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ILO calls for strengthening labour inspection worldwide

The International Labour Office (ILO) today proposed a new series of measures designed to "reinvigorate", modernize and strengthen labour inspectorates worldwide, in a move to boost the implementation of labour laws on the working conditions that protect the rights of millions of workers worldwide.

Press release | 16 November 2006

GENEVA (ILO News) - The International Labour Office (ILO) today proposed a new series of measures ( Note 1) designed to "reinvigorate", modernize and strengthen labour inspectorates worldwide, in a move to boost the implementation of labour laws on the working conditions that protect the rights of millions of workers worldwide.

The ILO stresses that good governance of workplaces is central to the promotion of sustainable economic development.

The new initiatives on labour inspection were welcomed by both worker and employer representatives at the ILO's 297th Governing Body meeting here as a means of improving competitiveness, economic growth and job creation. The new measures will contribute to preventing some of the 2.2 million annual fatal occupational accidents and the spread of diseases such as HIV/AIDS each year. Effective systems for labour inspection are also vital in the struggle to eliminate child labour, forced labour and discrimination in the workplace.

In the face of mounting challenges to the worldwide force of national labour inspectors, which at an estimated 120,000 is stretched thin across global workplaces, the ILO's Governing Body Committee on Employment and Social Policy proposed the new measures aimed at improving both quantity and quality of labour inspections. The moves will contribute to achieving the ILO's "Decent Work Agenda".

Measures suggested in the package to "reinvigorate" inspection services included tripartite labour inspection audits to help governments identify and remedy weaknesses in labour inspection, the development of ethical and professional codes of conduct, labour inspection fact sheets, global inspection principles, and hands-on tools for risk assessment, occupational safety and health management systems and targeted training for inspectors.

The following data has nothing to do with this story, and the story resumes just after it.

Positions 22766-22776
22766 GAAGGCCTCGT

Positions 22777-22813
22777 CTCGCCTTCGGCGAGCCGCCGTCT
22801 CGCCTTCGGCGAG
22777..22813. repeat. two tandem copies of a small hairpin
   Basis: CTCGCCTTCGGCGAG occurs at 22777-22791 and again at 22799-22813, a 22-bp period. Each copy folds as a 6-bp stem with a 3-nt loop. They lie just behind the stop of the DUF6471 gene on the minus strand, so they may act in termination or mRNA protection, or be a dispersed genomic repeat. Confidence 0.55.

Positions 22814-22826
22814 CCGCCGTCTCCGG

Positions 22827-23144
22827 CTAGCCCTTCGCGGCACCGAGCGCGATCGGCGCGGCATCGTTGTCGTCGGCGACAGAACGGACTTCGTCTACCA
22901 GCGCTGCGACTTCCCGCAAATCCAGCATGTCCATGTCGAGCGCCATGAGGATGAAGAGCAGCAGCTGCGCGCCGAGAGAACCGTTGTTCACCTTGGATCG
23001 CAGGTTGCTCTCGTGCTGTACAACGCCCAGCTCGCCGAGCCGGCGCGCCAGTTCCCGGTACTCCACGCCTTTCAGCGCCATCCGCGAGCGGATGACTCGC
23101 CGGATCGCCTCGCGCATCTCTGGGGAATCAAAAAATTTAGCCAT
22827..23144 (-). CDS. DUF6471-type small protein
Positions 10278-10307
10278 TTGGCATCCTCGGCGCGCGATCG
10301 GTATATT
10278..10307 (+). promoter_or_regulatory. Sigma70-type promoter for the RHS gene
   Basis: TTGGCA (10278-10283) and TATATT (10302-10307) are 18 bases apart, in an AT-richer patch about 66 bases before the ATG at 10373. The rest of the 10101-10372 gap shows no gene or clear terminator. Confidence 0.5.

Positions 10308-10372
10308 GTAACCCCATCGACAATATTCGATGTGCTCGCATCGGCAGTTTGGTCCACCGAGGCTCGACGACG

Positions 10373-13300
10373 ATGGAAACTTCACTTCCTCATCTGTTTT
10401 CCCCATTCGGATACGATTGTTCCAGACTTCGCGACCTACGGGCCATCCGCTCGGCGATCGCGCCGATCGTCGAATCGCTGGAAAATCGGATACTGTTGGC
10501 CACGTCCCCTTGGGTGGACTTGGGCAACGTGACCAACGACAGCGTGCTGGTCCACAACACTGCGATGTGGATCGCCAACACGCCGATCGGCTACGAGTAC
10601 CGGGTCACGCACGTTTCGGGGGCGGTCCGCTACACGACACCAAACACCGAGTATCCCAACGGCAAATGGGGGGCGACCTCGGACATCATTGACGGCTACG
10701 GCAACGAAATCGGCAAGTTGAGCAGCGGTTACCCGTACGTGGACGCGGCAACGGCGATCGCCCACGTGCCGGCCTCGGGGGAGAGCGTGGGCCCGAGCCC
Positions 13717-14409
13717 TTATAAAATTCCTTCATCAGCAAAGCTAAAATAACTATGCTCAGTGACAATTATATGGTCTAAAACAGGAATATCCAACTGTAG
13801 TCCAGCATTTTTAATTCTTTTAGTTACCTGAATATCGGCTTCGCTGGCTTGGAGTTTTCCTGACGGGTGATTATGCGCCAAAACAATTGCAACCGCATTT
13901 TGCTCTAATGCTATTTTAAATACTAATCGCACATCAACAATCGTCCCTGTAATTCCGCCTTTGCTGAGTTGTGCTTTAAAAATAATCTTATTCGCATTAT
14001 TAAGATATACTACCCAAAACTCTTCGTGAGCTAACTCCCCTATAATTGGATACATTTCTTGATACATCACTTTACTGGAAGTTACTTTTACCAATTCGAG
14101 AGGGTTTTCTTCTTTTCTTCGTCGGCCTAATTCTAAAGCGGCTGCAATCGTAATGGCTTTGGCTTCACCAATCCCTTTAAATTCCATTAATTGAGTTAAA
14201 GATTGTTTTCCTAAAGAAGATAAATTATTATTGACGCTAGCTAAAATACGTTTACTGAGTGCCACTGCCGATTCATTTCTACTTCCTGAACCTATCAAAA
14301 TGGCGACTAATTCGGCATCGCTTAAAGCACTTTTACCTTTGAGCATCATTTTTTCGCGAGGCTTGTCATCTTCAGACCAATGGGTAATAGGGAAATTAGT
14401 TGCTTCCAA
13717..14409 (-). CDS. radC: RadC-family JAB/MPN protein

An Integrated Labour Inspection Training System (ILITS) was also endorsed to help strengthen labour inspection by coordinating administrative, procedural and technical elements from the global policy level down to the operational level in the enterprise where the quantity and quality of inspections can be significantly improved.

In many countries the numbers of workers in relation to labour inspectors exceed the benchmarks used by the ILO, says the report. The ILO is concerned if the relation exceeds one inspector per 10,000 workers in industrial market economies; one inspector per 20,000 workers in transition economies; and one inspector per 40,000 workers in less developed countries.

The ILO report says many countries are missing these benchmarks, and that there are enormous differences between countries at all levels of development. The ratios between active population and inspectors range from one inspector per 5,500 active workers in Malaysia, 8,300 workers in Latvia, to one to 45,000 in Burkina Faso, to one to 370,000 in Cambodia and one to 3,200,000 in Bangladesh.

According to the report, resources for labour inspection have been squeezed in many countries as a part of budget austerity measures. This, despite the fact that the Governing Body Committee on Employment and Social Policy found that an efficient and adequately resourced labour inspection system makes a significant contribution to economic development, social cohesion and good governance.

Labour inspection reforms underway

Several countries have, nevertheless recently moved to reinvigorate labour inspection, the report says. Brazil recruited 150 new inspectors to tackle forced labour in 2004, Turkey has trained 108 inspectors to fight child labour, and Greece has conducted training for 81 newly recruited inspectors. Spain has increased the number of inspectors from 1,500 to almost 2,000 over the last three years, while Latvia intends to recruit 39 new inspectors after January 2007.

Following the killing of two labour inspectors in France in 2005, the government just launched the new "Plan Larcher", to tackle the organisational crisis in labour inspection. This includes structural and organizational reforms, improving the quality of inspections and the recruitment of 700 new inspectors by 2010.

With 135 ratifications, ILO Labour Inspection Convention, 1947 (No.81) ( Note 2) on labour inspection in industry and commerce is one of the ten most ratified ILO conventions to date and serves as a good international guide to secure the enforcement of the legal provisions relating to conditions of work and the protection of workers. The measures decided by the ILO Governing Body build on a survey of the application of the ILO's labour inspection standards at the June 2006 International Labour Conference.

Labour inspection is part of countries' overall labour administration system, the quality of which according to the report is vital to the effectiveness of a labour inspectorate. The ILO Labour Administration Convention, 1978 (No.150), and its accompanying Recommendation (No.158) set out the overall duties of a labour administration as including labour inspection.

For a feature on labour inspection, click here.

Note 1

Note 2 - For more information, see Labour Inspection, Report III (Part 1B), International Labour Conference, 95th Session, Geneva, 2006, ISBN 92-2-116606-6.